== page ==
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The Toronto, New York, Telluride and Venice film festivals, knocked sideways in their planning by the coronavirus pandemic, have unveiled a joint statement that commits the longtime rivals to cooperate and not compete for film titles and awards-season bragging rights in the fall.
“This year, we’ve moved away from competing with our colleagues at autumn festivals and commit instead to collaboration. We are sharing ideas and information. We are offering our festivals as a united platform for the best cinema we can find. We’re here to serve the filmmakers, audiences, journalists and industry members who keep the film ecosystem thriving. We need to do that together,” the statement of solidarity reads as it signals a pandemic-era truce.
The joint declaration, while short on details on how their cross-festival alliance will evolve, is signed by Toronto co-heads Cameron Bailey and Joana Vicente, Venice director Alberto Barbera, New York director Eugene Hernandez and Telluride executive director Julie Huntsinger and co-founder Tom Luddy. Each of the rival festivals for six weeks each fall compete to premiere Hollywood and indie film titles as they serve as launch pads for fall studio and streamer movies and Oscar contenders.
But this year, the coronavirus pandemic impacted organizers and programmers at New York, Telluride, Toronto and Venice just as they were preparing for their fall 2020 editions. “We knew we had to adapt. We decided to collaborate as we never have before,” the statement adds.
The result has seen the four rival festivals plan slimmed-down 2020 editions with first-time digital platforms and fewer film titles to screen. And planned physical screenings and events in Toronto, Venice, New York and Telluride will depend on green lights from local public health authorities.
The full joint statement follows:
This year, we saw the COVID-19 pandemic devastate communities all over the world and bring life as we knew it to a halt. As supporters of global cinema, we watched as the work of film artists stopped in its tracks, and the culture of film itself was challenged. Films come alive with audiences, who could no longer gather in the ways we had for over a century.The art form we love is in crisis. Our own organizations have seen unprecedented challenges to our work and our financial security. The pandemic caught each of us as we were preparing for the biggest event of our year in the fall of 2020.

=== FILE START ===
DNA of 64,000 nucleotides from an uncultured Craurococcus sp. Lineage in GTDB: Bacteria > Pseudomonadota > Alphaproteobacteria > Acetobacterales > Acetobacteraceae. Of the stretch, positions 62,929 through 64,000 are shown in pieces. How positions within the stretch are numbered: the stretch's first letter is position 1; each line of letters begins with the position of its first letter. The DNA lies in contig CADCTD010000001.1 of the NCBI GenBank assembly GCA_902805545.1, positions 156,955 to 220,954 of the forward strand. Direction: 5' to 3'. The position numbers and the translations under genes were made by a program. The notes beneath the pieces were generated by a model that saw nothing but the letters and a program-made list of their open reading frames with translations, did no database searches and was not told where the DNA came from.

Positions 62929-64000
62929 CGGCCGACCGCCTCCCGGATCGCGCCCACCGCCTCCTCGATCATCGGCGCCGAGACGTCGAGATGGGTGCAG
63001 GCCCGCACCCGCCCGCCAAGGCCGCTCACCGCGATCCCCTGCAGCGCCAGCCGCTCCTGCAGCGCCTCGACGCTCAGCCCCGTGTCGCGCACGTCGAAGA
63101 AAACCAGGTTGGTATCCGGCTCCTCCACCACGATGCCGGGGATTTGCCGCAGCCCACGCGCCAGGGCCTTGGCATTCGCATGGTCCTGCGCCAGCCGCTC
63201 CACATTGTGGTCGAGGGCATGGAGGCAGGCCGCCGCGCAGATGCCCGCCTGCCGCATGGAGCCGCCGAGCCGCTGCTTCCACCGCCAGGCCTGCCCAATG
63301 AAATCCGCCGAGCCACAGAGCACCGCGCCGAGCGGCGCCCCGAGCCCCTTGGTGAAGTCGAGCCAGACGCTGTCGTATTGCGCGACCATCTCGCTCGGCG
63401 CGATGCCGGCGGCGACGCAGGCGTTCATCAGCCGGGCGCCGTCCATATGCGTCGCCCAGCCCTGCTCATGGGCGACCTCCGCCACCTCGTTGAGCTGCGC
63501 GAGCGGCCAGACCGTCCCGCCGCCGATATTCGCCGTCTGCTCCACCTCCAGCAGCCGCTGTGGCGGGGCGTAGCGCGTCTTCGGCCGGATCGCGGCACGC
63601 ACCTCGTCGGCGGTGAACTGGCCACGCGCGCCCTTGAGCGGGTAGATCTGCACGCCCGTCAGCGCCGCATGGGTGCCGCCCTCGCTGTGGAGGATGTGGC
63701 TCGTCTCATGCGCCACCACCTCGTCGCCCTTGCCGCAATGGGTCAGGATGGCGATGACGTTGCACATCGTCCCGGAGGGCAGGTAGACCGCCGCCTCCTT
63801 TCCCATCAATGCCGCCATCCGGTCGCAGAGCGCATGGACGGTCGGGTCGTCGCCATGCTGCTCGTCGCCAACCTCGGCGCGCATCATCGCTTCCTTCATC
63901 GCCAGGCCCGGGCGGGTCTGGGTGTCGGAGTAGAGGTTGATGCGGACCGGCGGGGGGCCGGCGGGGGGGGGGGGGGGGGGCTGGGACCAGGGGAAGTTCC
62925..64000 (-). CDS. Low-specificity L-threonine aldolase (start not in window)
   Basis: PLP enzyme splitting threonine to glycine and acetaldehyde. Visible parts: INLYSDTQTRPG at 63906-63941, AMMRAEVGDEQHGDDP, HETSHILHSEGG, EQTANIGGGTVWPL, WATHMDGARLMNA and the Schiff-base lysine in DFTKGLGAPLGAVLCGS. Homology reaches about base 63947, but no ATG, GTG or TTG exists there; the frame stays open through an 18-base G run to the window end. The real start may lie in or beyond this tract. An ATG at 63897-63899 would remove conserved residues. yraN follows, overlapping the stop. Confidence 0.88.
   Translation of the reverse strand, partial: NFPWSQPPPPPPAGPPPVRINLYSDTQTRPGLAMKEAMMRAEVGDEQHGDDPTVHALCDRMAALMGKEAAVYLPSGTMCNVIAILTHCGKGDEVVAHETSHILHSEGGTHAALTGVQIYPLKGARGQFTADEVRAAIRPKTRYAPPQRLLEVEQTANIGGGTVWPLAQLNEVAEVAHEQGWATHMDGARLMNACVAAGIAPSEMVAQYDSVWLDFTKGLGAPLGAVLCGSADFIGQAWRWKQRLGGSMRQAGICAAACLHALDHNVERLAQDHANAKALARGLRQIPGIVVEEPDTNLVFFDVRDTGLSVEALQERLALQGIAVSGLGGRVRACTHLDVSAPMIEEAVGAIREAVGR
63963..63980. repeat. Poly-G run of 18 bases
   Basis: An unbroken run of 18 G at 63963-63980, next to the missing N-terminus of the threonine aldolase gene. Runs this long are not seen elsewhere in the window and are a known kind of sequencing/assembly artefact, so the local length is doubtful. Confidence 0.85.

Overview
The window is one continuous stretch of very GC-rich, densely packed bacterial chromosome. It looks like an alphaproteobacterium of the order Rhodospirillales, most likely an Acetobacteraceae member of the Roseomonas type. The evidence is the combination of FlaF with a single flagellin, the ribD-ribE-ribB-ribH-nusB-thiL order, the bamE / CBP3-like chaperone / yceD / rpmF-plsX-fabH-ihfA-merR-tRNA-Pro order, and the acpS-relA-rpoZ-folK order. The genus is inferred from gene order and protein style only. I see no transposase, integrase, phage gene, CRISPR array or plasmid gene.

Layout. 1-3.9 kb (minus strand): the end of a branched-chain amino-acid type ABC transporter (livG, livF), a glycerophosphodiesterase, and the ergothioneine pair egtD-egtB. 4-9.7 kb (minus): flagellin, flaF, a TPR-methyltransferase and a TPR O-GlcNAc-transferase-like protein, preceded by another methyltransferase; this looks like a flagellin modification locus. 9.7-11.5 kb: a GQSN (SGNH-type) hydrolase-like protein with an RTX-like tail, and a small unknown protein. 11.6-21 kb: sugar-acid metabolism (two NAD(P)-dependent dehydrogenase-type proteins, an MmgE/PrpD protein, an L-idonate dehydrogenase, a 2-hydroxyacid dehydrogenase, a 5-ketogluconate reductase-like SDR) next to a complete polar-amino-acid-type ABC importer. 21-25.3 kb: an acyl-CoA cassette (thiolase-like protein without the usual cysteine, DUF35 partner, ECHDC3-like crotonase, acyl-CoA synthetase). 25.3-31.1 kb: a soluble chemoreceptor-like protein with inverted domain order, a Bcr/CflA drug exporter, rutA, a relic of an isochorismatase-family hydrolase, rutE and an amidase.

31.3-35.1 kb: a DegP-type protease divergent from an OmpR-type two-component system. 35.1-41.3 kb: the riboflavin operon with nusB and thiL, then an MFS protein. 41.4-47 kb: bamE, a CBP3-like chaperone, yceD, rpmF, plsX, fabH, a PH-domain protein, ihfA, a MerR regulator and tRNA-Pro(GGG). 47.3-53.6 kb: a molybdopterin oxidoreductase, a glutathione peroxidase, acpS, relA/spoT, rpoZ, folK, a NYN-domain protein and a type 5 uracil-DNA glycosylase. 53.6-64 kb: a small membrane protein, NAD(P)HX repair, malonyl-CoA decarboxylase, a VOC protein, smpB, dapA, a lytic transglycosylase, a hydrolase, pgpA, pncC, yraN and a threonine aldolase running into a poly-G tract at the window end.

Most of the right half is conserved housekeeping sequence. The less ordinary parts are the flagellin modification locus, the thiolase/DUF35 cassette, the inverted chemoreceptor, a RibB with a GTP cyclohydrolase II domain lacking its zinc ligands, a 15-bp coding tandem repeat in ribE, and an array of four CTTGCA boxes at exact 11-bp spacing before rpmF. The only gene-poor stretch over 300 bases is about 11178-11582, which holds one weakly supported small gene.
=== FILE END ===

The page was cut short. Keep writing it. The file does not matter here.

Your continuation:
We knew we had to adapt. We decided to collaborate as we never have before. Venice is the origin story for every film festival in the world. Telluride is one of the world’s most influential festivals. Toronto is home to the world’s largest public film festival. And the New York Film Festival curates for one of the world’s most storied, sophisticated film cities. Our four festivals share a love of cinema and a devotion to filmmakers.
We also share a short span of six weeks each autumn. This year, we’ve moved away from competing with our colleagues at autumn festivals and commit instead to collaboration. We are sharing ideas and information. We are offering our festivals as a united platform for the best cinema we can find. We’re here to serve the filmmakers, audiences, journalists and industry members who keep the film ecosystem thriving. We need to do that together. We believe cinema has a unique power to illuminate both the world around us, and our innermost perceptions. In a crisis, films can transport us. They can enchant, inform, provoke and heal. As we work through challenging circumstances this summer to prepare our festivals, we will work together, in support of film.
Cameron Bailey, Toronto International Film Festival
Alberto Barbera, Venice Film Festival
Eugene Hernandez, New York Film Festival
Julie Huntsinger, Telluride Film Festival
Tom Luddy, Telluride Film Festival
Joana Vicente, Toronto International Film Festival
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